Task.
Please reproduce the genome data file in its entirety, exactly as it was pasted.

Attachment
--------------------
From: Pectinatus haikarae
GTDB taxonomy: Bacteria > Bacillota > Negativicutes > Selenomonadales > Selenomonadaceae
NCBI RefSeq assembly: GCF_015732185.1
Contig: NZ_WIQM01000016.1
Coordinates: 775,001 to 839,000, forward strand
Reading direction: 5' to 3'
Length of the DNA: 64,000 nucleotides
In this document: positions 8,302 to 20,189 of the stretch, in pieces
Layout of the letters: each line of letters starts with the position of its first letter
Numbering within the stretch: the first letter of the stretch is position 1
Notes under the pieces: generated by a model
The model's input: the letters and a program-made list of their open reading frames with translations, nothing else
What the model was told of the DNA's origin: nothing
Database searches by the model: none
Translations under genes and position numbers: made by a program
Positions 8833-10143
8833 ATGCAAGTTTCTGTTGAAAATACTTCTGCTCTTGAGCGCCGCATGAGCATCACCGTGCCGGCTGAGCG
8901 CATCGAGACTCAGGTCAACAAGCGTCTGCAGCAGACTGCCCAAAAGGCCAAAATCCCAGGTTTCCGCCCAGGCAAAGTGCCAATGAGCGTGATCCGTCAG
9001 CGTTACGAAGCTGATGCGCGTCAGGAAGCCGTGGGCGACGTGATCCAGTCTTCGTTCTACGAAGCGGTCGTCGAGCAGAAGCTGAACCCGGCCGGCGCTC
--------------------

From: Pectinatus haikarae
GTDB taxonomy: Bacteria > Bacillota > Negativicutes > Selenomonadales > Selenomonadaceae
NCBI RefSeq assembly: GCF_015732185.1
Contig: NZ_WIQM01000016.1
Coordinates: 775,001 to 839,000, forward strand
Reading direction: 5' to 3'
Length of the DNA: 64,000 nucleotides
In this document: positions 8,302 to 20,189 of the stretch, in pieces
Layout of the letters: each line of letters starts with the position of its first letter
Numbering within the stretch: the first letter of the stretch is position 1
Notes under the pieces: generated by a model
The model's input: the letters and a program-made list of their open reading frames with translations, nothing else
What the model was told of the DNA's origin: nothing
Database searches by the model: none
Translations under genes and position numbers: made by a program
Positions 8833-10143
8833 ATGCAAGTTTCTGTTGAAAATACTTCTGCTCTTGAGCGCCGCATGAGCATCACCGTGCCGGCTGAGCG
8901 CATCGAGACTCAGGTCAACAAGCGTCTGCAGCAGACTGCCCAAAAGGCCAAAATCCCAGGTTTCCGCCCAGGCAAAGTGCCAATGAGCGTGATCCGTCAG
9001 CGTTACGAAGCTGATGCGCGTCAGGAAGCCGTGGGCGACGTGATCCAGTCTTCGTTCTACGAAGCGGTCGTCGAGCAGAAGCTGAACCCGGCCGGCGCTC